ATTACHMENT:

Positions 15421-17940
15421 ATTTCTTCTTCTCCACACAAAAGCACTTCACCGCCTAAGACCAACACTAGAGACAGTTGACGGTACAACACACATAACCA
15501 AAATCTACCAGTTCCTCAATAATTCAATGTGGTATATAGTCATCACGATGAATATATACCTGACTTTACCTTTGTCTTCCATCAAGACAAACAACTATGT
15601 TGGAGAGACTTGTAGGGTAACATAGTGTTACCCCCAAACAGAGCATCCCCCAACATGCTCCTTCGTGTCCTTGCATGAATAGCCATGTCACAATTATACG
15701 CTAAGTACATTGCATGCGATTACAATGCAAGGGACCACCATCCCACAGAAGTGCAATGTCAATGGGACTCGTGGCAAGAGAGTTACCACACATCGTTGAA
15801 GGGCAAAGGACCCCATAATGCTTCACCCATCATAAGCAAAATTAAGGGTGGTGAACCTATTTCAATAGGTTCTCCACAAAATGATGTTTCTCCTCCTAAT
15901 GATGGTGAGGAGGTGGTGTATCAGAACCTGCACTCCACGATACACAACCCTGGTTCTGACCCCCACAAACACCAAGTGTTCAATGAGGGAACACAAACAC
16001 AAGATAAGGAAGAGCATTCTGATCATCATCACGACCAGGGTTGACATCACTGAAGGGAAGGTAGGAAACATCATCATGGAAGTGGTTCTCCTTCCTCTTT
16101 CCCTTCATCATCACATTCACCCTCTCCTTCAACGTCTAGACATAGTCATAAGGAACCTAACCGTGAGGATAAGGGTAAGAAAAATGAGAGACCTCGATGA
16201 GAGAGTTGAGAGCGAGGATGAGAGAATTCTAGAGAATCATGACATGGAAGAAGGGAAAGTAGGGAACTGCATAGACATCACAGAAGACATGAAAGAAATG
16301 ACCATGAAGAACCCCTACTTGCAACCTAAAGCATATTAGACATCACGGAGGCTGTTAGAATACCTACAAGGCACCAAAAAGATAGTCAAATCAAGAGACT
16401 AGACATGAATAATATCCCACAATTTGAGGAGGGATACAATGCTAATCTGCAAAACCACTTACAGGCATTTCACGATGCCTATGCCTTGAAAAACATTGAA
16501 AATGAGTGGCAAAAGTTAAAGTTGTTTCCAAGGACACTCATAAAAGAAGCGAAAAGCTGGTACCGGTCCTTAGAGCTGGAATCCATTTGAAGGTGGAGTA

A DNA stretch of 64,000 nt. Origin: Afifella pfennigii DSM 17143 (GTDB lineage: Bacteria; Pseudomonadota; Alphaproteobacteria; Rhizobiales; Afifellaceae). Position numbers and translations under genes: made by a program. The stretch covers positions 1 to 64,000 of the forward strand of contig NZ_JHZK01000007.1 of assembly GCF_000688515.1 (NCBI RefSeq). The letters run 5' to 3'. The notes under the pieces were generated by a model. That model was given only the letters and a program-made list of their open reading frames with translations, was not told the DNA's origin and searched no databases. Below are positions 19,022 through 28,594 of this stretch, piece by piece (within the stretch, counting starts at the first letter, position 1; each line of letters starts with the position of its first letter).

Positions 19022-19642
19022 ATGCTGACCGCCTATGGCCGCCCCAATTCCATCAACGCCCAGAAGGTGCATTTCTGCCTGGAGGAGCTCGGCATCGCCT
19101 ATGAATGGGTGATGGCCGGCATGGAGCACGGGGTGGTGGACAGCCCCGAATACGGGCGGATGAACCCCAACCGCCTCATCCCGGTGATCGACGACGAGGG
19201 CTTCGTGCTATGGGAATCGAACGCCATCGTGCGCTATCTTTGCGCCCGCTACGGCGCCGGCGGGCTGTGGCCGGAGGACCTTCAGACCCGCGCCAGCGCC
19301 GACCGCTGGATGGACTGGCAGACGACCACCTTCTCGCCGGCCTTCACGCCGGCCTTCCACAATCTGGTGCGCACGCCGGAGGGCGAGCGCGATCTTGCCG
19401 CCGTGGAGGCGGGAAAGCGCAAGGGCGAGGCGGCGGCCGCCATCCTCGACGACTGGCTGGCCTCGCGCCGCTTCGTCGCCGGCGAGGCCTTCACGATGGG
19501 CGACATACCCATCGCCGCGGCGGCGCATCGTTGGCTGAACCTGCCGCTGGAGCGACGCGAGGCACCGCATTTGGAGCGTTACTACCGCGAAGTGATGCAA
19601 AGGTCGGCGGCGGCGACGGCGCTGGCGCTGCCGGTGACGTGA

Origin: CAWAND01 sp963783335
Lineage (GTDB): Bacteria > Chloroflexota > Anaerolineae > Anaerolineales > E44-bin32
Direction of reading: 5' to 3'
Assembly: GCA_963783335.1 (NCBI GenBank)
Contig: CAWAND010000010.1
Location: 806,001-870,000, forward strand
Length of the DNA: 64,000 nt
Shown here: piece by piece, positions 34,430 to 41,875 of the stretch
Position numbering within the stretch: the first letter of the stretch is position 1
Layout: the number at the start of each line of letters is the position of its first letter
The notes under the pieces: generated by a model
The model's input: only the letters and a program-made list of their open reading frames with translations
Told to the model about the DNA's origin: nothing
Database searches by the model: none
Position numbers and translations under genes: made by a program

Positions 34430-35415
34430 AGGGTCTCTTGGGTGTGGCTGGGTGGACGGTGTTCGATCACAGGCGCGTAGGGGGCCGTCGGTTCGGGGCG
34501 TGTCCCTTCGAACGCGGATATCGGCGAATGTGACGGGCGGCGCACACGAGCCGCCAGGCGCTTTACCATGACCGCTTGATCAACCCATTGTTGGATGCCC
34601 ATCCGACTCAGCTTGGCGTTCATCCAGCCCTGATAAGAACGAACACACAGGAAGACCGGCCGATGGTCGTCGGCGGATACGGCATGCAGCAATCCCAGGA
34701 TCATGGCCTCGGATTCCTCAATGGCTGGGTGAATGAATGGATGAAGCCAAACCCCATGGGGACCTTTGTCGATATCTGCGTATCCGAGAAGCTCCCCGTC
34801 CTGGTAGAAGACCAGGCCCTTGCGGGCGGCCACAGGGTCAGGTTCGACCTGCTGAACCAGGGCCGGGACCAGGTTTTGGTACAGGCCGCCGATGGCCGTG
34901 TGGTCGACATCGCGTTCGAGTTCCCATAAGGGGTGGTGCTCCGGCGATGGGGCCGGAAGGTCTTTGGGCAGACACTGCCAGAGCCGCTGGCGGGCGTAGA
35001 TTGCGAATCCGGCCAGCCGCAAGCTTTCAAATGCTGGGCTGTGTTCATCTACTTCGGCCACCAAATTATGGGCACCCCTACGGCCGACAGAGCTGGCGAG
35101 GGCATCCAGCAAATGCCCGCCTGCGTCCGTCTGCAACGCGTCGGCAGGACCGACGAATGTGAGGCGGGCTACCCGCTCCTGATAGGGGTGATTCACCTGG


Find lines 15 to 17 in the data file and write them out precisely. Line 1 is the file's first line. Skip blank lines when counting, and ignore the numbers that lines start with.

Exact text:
Positions 19022-19642
19022 ATGCTGACCGCCTATGGCCGCCCCAATTCCATCAACGCCCAGAAGGTGCATTTCTGCCTGGAGGAGCTCGGCATCGCCT
19101 ATGAATGGGTGATGGCCGGCATGGAGCACGGGGTGGTGGACAGCCCCGAATACGGGCGGATGAACCCCAACCGCCTCATCCCGGTGATCGACGACGAGGG